Getting people to talk about making the world a better place isn’t a problem on college campuses. Getting them to make it one can be a bit more challenging.
That disconnect isn’t necessarily a product of weak will, however. The lack of action could result more from the absence of an infrastructure providing opportunity to achieve such a difficult-to-attain goal.
Furman is about to find out which it is.
This spring, rising junior Ben Riddle became one of 110 University Innovation Fellows from 78 schools across the country. The program, run by the National Center for Engineering Pathways to Innovation (Epicenter), funded by the National Science Foundation and directed by Stanford University and the National Collegiate Inventors and Innovators Alliance, “offers undergraduate students in engineering and other fields the guidance and support to become agents of change on their home campuses.”
Riddle was chosen through an applications process, and he had to be sponsored by faculty and administrators from Furman—specifically art department chair Ross McClain and David Ellison of the Board of Trustees. Following acceptance, Riddle completed six weeks of online training before attending the annual meeting March 22-24 in Silicon Valley.
“Epicenter is powering U.S. undergraduate and engineering students to bring their ideas to life for the benefit of our economy and society,” the Web site says, which sounds impressive if a bit nebulous. To Riddle, however, the mission is clear.
“I feel like too often in the liberal arts we stop at this notion of understanding the problem and then talking about it and talking about it and talking about it to death, and we don’t ever do anything about it,” he says with his ever-present smile. “Design is the way for us to actually do something.”
But what? Well, that’s not up to Riddle to decide. He has his causes—poverty in Greenville being one—but the role is to create an environment at Furman where people with ideas can find ways to bring them to fruition.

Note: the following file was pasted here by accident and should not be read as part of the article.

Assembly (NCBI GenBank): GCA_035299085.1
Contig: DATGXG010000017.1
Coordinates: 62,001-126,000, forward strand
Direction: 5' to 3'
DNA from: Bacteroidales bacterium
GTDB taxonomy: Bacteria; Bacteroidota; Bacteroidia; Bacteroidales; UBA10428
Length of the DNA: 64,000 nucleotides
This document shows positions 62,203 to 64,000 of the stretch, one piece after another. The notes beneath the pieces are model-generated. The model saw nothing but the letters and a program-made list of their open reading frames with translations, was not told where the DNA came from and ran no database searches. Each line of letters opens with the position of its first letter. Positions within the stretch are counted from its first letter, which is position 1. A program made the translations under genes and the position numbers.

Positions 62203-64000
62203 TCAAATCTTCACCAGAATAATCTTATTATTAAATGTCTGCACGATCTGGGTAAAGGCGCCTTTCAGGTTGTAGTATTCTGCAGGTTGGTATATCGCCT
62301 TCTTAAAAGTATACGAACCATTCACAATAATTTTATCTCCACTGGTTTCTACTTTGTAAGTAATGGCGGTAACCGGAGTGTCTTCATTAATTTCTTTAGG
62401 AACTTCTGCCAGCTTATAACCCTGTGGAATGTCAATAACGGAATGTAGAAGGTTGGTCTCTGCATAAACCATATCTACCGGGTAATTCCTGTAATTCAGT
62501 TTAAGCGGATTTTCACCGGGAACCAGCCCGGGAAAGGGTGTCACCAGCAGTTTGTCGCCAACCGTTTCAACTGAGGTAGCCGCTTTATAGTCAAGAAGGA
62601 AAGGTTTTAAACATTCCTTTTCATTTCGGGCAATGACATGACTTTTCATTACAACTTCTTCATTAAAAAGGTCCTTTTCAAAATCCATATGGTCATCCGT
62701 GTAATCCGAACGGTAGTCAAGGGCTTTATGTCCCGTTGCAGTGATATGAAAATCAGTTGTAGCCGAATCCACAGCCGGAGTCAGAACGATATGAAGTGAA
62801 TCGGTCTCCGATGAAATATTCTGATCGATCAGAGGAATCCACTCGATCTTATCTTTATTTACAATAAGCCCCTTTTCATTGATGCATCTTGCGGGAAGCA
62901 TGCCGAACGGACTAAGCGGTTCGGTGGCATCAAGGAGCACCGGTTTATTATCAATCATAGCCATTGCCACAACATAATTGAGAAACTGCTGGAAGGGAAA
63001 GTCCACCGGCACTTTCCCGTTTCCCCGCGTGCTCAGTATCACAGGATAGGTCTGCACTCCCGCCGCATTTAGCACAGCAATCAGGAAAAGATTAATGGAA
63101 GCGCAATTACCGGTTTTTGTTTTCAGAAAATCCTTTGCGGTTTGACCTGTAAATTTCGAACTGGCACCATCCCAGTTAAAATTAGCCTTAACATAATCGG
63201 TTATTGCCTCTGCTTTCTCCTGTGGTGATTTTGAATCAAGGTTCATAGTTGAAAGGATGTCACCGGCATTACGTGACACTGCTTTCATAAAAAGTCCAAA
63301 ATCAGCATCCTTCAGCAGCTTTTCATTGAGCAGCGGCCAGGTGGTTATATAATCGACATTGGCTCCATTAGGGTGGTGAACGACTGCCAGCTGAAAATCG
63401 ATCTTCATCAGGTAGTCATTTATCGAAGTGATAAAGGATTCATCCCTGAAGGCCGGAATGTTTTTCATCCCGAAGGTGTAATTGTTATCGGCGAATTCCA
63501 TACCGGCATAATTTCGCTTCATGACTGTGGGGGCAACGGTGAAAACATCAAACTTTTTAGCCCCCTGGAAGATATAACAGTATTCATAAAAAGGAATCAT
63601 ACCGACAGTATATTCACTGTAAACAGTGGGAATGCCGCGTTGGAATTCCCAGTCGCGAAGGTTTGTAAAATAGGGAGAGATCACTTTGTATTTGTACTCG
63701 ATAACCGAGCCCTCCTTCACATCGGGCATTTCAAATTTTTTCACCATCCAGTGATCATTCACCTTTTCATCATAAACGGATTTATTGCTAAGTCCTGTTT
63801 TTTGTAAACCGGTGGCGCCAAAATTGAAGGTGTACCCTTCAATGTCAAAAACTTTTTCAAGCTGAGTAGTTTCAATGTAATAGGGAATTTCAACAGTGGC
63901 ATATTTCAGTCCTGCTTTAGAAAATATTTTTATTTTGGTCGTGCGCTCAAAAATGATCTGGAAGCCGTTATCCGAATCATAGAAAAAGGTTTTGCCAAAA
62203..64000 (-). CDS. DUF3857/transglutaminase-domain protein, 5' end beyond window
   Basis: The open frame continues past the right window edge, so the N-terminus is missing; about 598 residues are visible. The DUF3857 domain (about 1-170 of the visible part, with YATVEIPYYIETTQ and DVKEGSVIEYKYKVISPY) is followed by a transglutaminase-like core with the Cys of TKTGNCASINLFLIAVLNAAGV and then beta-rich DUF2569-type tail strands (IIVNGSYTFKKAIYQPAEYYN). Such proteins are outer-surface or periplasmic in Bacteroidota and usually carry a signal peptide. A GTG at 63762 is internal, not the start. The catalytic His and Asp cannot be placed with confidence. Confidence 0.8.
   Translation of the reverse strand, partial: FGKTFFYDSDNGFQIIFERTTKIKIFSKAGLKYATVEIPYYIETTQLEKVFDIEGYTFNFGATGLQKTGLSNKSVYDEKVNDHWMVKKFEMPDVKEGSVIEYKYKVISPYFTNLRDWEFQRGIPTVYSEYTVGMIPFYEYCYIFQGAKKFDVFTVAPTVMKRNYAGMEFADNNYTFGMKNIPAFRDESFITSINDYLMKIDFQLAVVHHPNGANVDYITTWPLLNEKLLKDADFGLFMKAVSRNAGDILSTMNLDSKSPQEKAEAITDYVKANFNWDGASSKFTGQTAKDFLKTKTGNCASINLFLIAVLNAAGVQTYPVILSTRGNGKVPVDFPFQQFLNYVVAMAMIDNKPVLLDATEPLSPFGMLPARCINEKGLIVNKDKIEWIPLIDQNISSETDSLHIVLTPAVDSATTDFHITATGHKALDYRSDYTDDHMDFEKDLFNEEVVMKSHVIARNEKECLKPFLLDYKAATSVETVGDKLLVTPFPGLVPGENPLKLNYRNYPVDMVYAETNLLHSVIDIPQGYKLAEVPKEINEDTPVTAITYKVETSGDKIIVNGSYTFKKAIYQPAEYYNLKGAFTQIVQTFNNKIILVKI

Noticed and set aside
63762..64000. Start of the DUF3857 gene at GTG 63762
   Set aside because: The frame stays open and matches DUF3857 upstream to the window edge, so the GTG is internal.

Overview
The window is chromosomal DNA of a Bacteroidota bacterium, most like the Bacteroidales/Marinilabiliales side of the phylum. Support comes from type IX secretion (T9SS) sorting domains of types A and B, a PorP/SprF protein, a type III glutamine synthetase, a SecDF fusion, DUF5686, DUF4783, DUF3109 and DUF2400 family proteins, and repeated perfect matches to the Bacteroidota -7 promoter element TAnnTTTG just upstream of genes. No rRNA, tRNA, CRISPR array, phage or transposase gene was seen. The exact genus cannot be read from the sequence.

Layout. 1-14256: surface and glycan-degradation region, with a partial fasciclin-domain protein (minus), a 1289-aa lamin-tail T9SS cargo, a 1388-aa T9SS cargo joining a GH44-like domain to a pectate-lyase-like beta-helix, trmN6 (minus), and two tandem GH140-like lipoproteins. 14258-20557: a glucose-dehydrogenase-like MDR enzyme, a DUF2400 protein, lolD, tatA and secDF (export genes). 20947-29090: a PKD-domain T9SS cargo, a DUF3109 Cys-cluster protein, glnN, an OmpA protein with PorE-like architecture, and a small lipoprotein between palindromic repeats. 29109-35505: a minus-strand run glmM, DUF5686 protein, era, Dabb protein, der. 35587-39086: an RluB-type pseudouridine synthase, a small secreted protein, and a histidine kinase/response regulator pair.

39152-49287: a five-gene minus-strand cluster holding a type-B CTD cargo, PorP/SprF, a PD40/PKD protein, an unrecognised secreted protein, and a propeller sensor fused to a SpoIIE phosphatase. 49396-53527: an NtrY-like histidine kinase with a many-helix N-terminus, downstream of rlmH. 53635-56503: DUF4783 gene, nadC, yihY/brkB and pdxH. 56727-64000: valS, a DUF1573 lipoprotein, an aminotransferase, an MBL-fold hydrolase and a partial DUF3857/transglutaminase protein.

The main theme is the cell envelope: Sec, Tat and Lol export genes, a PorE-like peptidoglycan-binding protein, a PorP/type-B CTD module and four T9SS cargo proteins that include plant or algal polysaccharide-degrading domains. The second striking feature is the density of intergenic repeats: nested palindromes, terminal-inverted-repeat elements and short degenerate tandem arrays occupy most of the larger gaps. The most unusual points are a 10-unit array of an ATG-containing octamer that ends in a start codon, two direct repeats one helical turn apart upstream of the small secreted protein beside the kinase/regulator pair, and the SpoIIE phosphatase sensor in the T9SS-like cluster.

That could include working with faculty to add new courses, convincing Furman to host events and workshops and, perhaps most importantly, creating a space on campus dedicated to bringing problem-solvers together—all while leaning heavily on the other fellows from across the nation for ideas and inspiration.
Positive change has been Riddle’s modus operandi since he was in high school in Greenville, and when he heard about the Epicenter program he made it his mission to become involved. Furman’s representation in something that was created to get the most out of engineers is unusual in and of itself for no other reason than the fact that Furman doesn’t even have an engineering program, but those credentials as a small, liberal-arts institution could be just what those science guys at other places need.
“What’s interesting is I think humanities majors get it because we’ve seen for hundreds of years different philosophies on what is the proper way to live life, “ he says. “How does Furman play a role here? I think in the national movement we can reassert the value of the liberal arts in the modern world.”
Riddle’s involvement may be even more surprising, however, because conventional wisdom indicates he shouldn’t even be a Furman student.
“I didn’t think I was Stanford smart, but I got in and was really caught off guard because I always thought I would go here,” he said with, you guessed it, a smile. “Stanford’s school of design thinking was something that really inspired me. I found that (Stanford) was what I thought it was going to be, but I knew if the ideas that drew me to a place were valuable and valid they could be adapted elsewhere too. I wanted see what it would be like to create a similar experience in Greenville.”
Turning Greenville into Palo Alto may take a while, but Riddle sees a world full of possibilities and has already created a blueprint called “Furman on FIRE: Fueling Innovation, Research & Entrepreneurship.”
“I think where we’re not hitting the road right now with the product is the practice,” he says. “That’s the need with the fellowship: We really reframe our education around very applicable, very tangible outcomes and not just theory. “
“Ben is incredible in that he has not yet met a stranger. He is basically a young person with a 40-year-old mind. He’s so ahead of it, and he’s so well-spoken,” McClain said. “There are like-minded kids out there, and all we need to do is get them together and support them. I’ve never been as excited about something since I got out of grad school. . . And what’s fun is I don’t even know what it’s going to be.”
Neither does Riddle, but he’s thinking big.
“Really all of this is for nothing if more students don’t wake up and do the same. It’s not about one person or one award or one fellowship; it’s about that being a catalyst for many,” he said. “I’d love to see 20 years down the road Furman being known as a place where crazy stuff is happening because these kids just get turned on and all of the sudden they’re going out and starting fires all over the world.”
Watch the video.
View more photos from the University Innovation Fellows Meetup 2014.